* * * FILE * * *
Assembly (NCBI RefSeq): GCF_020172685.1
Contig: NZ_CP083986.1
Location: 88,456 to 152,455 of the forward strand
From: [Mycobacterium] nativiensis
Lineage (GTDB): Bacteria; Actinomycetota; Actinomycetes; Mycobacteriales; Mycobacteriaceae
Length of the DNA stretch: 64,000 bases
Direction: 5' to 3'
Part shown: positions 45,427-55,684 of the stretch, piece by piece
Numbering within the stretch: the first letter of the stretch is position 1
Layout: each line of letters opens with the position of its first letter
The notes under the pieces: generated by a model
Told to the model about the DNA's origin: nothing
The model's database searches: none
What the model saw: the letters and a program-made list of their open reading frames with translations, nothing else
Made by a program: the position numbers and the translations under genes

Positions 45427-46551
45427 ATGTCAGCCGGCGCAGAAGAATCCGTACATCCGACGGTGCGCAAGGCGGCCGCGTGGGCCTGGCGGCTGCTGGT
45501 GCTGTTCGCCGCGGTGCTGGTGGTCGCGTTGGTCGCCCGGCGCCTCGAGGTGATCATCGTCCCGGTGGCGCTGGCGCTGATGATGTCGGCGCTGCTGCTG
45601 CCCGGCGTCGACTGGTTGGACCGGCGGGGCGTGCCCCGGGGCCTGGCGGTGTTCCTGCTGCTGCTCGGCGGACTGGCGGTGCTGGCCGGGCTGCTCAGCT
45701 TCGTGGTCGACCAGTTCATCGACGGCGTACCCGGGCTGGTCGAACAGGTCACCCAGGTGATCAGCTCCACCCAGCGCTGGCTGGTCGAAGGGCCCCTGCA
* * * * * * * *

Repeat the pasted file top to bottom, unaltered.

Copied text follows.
Assembly (NCBI RefSeq): GCF_020172685.1
Contig: NZ_CP083986.1
Location: 88,456 to 152,455 of the forward strand
From: [Mycobacterium] nativiensis
Lineage (GTDB): Bacteria; Actinomycetota; Actinomycetes; Mycobacteriales; Mycobacteriaceae
Length of the DNA stretch: 64,000 bases
Direction: 5' to 3'
Part shown: positions 45,427-55,684 of the stretch, piece by piece
Numbering within the stretch: the first letter of the stretch is position 1
Layout: each line of letters opens with the position of its first letter
The notes under the pieces: generated by a model
Told to the model about the DNA's origin: nothing
The model's database searches: none
What the model saw: the letters and a program-made list of their open reading frames with translations, nothing else
Made by a program: the position numbers and the translations under genes

Positions 45427-46551
45427 ATGTCAGCCGGCGCAGAAGAATCCGTACATCCGACGGTGCGCAAGGCGGCCGCGTGGGCCTGGCGGCTGCTGGT
45501 GCTGTTCGCCGCGGTGCTGGTGGTCGCGTTGGTCGCCCGGCGCCTCGAGGTGATCATCGTCCCGGTGGCGCTGGCGCTGATGATGTCGGCGCTGCTGCTG
45601 CCCGGCGTCGACTGGTTGGACCGGCGGGGCGTGCCCCGGGGCCTGGCGGTGTTCCTGCTGCTGCTCGGCGGACTGGCGGTGCTGGCCGGGCTGCTCAGCT
45701 TCGTGGTCGACCAGTTCATCGACGGCGTACCCGGGCTGGTCGAACAGGTCACCCAGGTGATCAGCTCCACCCAGCGCTGGCTGGTCGAAGGGCCCCTGCA